The Mental Aspect Of Weight Loss
By Mark Hyman, MD Huffpost Healthy Living
One of the perks of writing a book about sound medical solutions to common health complaints is that I have an opportunity to reach so many people from so many places on the globe.
In the release of my latest book, The Blood Sugar Solution, I have been inspired by countless tales of the human body's empowered healing from the debilitating effects of insulin resistance and unruly inflammation in each system of the body.
I feel such joy every time I hear feedback from a reader or a patient about his or her success on the program. It's not egotistical joy necessarily, although my passion for functional medicine certainly fills me with happiness. Rather, it's pure gratitude for your willingness to make an effort at restoring your health by honoring the most natural and basic laws of the human body.
Remove unnecessary stressors, seek balance and strive for enjoyment on your ever-changing quest for health and vitality.
While most of you will undoubtedly experience remarkable recovery for your enthusiasm of life via improved health and even complete disease reversal, some of you will get stuck. Try as hard as you might to follow my recommendations precisely, to miss not one workout, to take each supplement I suggest and even set up appointments with your local functional medicine provider, something inside of you simply won't budge.
Maybe you're still tired? Experiencing brain fog? Feeling anxious or depressed? Unable to get your blood sugars down? I've heard it all. Yet the most emotion and frustration tends to come from those people who are striving to lose weight.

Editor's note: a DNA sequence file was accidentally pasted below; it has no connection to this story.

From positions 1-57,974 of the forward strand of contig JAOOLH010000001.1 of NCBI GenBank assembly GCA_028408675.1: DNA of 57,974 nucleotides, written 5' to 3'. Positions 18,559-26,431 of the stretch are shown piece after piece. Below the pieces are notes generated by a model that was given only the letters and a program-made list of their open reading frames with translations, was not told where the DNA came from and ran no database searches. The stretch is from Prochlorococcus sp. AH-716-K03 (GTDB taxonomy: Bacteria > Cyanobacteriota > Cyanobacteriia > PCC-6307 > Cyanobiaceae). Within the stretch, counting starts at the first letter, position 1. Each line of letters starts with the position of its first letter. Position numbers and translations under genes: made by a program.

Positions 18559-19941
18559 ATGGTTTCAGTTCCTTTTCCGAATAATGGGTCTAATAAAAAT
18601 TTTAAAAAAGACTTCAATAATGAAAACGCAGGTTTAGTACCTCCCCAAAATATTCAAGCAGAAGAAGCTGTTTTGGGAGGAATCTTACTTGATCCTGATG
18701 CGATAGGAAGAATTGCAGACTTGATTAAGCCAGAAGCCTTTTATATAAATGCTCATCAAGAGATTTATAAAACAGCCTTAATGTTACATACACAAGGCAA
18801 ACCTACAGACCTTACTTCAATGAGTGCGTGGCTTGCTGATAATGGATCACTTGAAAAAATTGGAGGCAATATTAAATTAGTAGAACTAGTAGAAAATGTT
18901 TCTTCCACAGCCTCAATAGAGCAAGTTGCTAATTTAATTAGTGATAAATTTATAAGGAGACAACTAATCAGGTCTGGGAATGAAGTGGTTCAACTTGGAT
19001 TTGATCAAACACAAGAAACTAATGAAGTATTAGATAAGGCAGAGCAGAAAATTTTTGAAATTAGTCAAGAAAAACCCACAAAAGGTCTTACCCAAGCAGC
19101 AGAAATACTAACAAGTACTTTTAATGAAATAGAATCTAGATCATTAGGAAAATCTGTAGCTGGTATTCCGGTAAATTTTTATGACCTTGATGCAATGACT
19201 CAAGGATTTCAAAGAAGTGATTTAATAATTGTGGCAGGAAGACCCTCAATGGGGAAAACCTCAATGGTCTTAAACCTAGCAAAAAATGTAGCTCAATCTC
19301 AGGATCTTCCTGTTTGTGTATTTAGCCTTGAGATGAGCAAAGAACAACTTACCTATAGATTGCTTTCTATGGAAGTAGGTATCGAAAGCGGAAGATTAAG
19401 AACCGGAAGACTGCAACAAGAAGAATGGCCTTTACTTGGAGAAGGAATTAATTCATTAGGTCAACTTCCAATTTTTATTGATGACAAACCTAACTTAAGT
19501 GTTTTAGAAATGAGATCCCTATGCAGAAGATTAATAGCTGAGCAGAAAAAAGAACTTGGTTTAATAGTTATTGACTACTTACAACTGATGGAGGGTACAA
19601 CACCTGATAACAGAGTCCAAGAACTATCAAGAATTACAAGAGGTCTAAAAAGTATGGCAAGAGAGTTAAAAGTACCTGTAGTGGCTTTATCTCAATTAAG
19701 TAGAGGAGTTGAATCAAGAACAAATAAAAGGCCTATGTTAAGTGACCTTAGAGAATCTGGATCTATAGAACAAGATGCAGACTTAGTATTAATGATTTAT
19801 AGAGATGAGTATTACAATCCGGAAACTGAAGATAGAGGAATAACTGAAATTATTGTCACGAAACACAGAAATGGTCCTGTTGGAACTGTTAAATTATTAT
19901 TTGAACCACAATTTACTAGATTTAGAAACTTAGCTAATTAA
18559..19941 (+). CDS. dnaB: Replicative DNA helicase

Weight gain and stubborn weight loss are often symptoms of something deeper occurring beneath the surface in a body and mind miscommunication. My programs often allude to weight loss as an added benefit but not necessarily the primary task.
This is because weight is like a secret message the body uses to alert us to the inflammation burning within. While it isn't always pretty and certainly is not always healthy, there is much wisdom in its message.
If we listen carefully, our body speaks to us and provides us with the exact information we need in order to reach our individual health goals. I realize that for many of you, achieving your weight loss goal is your No. 1 priority, and until you succeed it may be difficult to see that weight, in some ways, is merely a symptom.
So let's dive into this and talk about how you can use your own body to magically transform your entire relationship with food and outlook on life!
Slow Down, Tune In and Let Go
In 1975, Herbert Benson released his groundbreaking work on the effects of stress on the body in his book called, The Relaxation Response. It's no wonder this Harvard-trained cardiologist has touched the lives of millions worldwide with his pioneering mind-body medicine.
While stress is natural, it is the way in which we handle stress that tends to predict health outcomes. Studies reveal that the more we can engage our parasympathetic nervous system, the healthier we will be. Under this state, the body can effectively rest and digest.
This time of repair and renewal allows us to automatically harmonize the systems of our body to work together and balance "The 7 Keys of UltraWellness." Conversely, when the sympathetic nervous system is chronically engaged we exist in a constant state of stress, which has ultimately led to the current epidemic of stress-related chronic diseases.
Consider there is a continuum of stress and relaxation similar to insulin resistance. We all fall somewhere on this spectrum in any given moment. Each of us has the power to modulate our experience of both by realizing the power we have to tune in to a deeper part of ourselves.
But first, let's understand how stress is the barrier between you and stubborn weight loss.
How Stress Impacts Your Metabolism
The top five factors are: